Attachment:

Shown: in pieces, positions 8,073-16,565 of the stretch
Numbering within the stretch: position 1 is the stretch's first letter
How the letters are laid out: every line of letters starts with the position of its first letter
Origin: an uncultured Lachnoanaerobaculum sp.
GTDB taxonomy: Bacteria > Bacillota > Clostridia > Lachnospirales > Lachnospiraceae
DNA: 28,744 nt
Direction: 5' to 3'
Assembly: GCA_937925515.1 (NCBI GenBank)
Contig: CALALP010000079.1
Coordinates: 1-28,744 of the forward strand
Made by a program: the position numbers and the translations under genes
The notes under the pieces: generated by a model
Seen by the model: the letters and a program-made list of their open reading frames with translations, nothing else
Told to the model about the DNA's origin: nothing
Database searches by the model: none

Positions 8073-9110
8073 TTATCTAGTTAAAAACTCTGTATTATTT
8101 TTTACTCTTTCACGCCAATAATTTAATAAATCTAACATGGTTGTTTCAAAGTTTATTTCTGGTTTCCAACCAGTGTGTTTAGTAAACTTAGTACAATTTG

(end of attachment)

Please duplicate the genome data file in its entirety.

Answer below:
Shown: in pieces, positions 8,073-16,565 of the stretch
Numbering within the stretch: position 1 is the stretch's first letter
How the letters are laid out: every line of letters starts with the position of its first letter
Origin: an uncultured Lachnoanaerobaculum sp.
GTDB taxonomy: Bacteria > Bacillota > Clostridia > Lachnospirales > Lachnospiraceae
DNA: 28,744 nt
Direction: 5' to 3'
Assembly: GCA_937925515.1 (NCBI GenBank)
Contig: CALALP010000079.1
Coordinates: 1-28,744 of the forward strand
Made by a program: the position numbers and the translations under genes
The notes under the pieces: generated by a model
Seen by the model: the letters and a program-made list of their open reading frames with translations, nothing else
Told to the model about the DNA's origin: nothing
Database searches by the model: none

Positions 8073-9110
8073 TTATCTAGTTAAAAACTCTGTATTATTT
8101 TTTACTCTTTCACGCCAATAATTTAATAAATCTAACATGGTTGTTTCAAAGTTTATTTCTGGTTTCCAACCAGTGTGTTTAGTAAACTTAGTACAATTTG